Note: I started this post on September 11, 2011, but am just now getting around to finishing it. The past month has been incredibly busy, to say the least.
Today marks the 10th anniversary of the attack of the Twin Towers and The Pentagon. I have been listening to the radio all day, hearing services and memorials, and listening to people calling in to tell the story of where they were and what happened when they found out about the terrorist act. Here is my story.
I was a senior in high school, trying to adjust to being a new mother, and trying to get used to a new high school, which was by far 3 times larger than the school I had come from. I recall changing classes, going on my way to what we called “Gepuhl”… It was our pronuncation of GEPL–General Economics and Political Living. People were talking a lot more than usual in the halls, saying “did you hear?” at lot, and I was wondering what the gossip was all about. I walked into my class and the teacher had the TV on. On the screen was an image that seemed unreal. Two planes had just hit a skyscraper in New York City, and this was determined to be no coincidence. Black smoke billowed out of the slender structures, while reporters tried to stay calm and communicate as much information as they could get. I hate to say this, as it is incredibly crude, but I thought it was neat. Now “my” generation had a story about where we were. A moment we would remember forever, just as the “old people” had stories about where they were when John F. Kennedy was shot. I honestly didn’t realize how many people were dying. I didn’t feel as if our country were under attack. It looked like something I had seen in many movies, and my brain didn’t quite connect the dots. A girl in my class had a stepfather who worked at the pentagon. She left when the news came out regarding the plane crashing into it, and she didn’t return the next day. We all were wondering what happened with her family. As it turns out, he survived, but had major burns over the majority of his body. He was in the hospital for months. A childhood friend of mine lived near Washington, D.C., and I knew her husband worked at the pentagon. As it turns out, the airplane hit directly under his office, but thankfully, he was just fine. What to do in response of the attack was a hot topic in school discussions and on TV. Everyone seemed to be angry and unable to agree on the way to respond. I was very upset that went to war, and while I didn’t want to ignore the attack completely, I didn’t think that blowing up people on the other side of the world would help anything. The uncertainty of what our world was becoming was unsettling.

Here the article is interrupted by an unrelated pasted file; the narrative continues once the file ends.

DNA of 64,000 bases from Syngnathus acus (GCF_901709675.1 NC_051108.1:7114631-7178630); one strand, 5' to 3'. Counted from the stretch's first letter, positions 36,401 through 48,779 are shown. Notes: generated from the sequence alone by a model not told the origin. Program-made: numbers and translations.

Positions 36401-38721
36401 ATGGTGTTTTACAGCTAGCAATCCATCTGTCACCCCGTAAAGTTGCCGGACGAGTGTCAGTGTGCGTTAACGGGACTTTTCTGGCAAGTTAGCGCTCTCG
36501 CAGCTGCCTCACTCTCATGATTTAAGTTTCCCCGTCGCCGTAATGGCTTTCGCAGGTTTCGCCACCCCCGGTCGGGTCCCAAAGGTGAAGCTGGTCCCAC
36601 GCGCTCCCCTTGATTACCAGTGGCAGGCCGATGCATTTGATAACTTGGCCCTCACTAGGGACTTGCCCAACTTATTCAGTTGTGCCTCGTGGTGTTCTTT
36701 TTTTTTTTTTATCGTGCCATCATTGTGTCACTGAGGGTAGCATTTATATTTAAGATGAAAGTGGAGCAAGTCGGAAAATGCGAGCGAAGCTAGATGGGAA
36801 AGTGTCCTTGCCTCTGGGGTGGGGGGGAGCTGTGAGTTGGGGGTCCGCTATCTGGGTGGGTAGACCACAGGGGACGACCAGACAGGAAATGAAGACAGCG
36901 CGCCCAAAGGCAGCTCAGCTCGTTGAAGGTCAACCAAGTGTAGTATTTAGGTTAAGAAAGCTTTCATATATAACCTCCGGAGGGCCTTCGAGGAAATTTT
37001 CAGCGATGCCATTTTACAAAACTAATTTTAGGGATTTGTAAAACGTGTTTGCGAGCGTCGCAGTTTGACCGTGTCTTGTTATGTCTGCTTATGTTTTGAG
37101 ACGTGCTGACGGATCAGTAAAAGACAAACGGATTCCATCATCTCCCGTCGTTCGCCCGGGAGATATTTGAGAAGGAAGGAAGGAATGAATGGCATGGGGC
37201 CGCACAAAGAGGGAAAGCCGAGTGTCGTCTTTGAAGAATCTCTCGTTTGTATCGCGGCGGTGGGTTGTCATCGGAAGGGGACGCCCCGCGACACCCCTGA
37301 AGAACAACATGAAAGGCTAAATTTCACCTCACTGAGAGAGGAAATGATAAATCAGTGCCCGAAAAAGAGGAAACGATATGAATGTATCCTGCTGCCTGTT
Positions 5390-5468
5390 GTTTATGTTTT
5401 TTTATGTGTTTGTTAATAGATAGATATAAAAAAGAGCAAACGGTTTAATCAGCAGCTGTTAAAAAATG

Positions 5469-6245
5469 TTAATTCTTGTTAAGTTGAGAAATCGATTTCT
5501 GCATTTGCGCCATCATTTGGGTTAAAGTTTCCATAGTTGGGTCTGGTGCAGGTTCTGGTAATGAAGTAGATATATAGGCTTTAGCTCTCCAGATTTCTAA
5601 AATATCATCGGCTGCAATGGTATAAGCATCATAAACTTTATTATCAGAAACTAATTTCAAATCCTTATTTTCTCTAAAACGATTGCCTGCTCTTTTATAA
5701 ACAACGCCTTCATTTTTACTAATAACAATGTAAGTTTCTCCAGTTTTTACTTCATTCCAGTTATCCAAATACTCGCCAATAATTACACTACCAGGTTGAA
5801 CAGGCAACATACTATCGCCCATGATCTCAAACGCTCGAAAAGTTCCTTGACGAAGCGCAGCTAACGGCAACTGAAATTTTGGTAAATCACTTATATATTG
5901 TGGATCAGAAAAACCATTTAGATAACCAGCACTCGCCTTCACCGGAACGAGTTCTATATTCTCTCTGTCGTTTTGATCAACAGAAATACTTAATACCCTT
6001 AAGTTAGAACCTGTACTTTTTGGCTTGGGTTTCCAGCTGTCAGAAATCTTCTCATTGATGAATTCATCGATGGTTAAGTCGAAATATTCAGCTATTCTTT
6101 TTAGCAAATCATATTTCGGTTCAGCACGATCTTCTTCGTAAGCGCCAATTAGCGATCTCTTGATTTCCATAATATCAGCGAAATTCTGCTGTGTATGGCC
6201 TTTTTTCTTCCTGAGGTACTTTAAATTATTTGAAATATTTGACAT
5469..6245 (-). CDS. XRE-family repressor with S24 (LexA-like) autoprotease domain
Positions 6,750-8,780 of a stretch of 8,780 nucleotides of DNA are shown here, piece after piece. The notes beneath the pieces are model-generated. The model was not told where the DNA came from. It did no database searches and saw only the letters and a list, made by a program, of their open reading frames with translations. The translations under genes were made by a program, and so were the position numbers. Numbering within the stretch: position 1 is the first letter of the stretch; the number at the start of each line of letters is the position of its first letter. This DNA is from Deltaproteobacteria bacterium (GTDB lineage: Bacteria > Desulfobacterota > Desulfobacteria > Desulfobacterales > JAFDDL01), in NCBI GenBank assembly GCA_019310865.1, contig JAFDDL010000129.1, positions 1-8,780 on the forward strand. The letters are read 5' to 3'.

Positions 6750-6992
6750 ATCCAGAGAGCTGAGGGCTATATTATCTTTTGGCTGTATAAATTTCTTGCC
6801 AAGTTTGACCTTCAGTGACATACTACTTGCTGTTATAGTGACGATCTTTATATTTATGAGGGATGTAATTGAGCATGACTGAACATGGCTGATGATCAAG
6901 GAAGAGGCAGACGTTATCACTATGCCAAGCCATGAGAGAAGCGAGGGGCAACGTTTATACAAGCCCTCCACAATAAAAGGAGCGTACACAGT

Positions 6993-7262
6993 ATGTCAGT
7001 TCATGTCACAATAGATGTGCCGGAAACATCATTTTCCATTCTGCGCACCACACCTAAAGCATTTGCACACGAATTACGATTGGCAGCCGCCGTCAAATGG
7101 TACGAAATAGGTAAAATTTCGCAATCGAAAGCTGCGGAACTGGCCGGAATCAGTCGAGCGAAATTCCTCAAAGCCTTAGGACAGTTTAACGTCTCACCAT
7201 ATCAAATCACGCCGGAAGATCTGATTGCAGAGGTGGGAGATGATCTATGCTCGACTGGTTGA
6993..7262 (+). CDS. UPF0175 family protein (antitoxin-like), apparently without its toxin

It wasn’t really until the year after the attacks that I began to realize how devastating an event it was. I was a stay at home mom, and the TV was on all day with interviews of people who were directly affected by the tragedy. Then it seemed “real” and it hit me. I felt so ashamed for thinking of it as a “neat” event, and I wondered about how much anger the victims had inside of them for losing countless loved ones. I also realized how lucky I was to have my little family with everyone safe and healthy. Sometimes we don’t realize how fortunate we are living a normal and uneventful life until something major happens. I hope nothing of this magnitude happens again, but unfortunately history seems to have a way of repeating itself. I suppose all I can do is to teach my children to have empathy, tolerance, and a desire to learn about all ways of life, and perhaps someday we will have a more peaceful planet.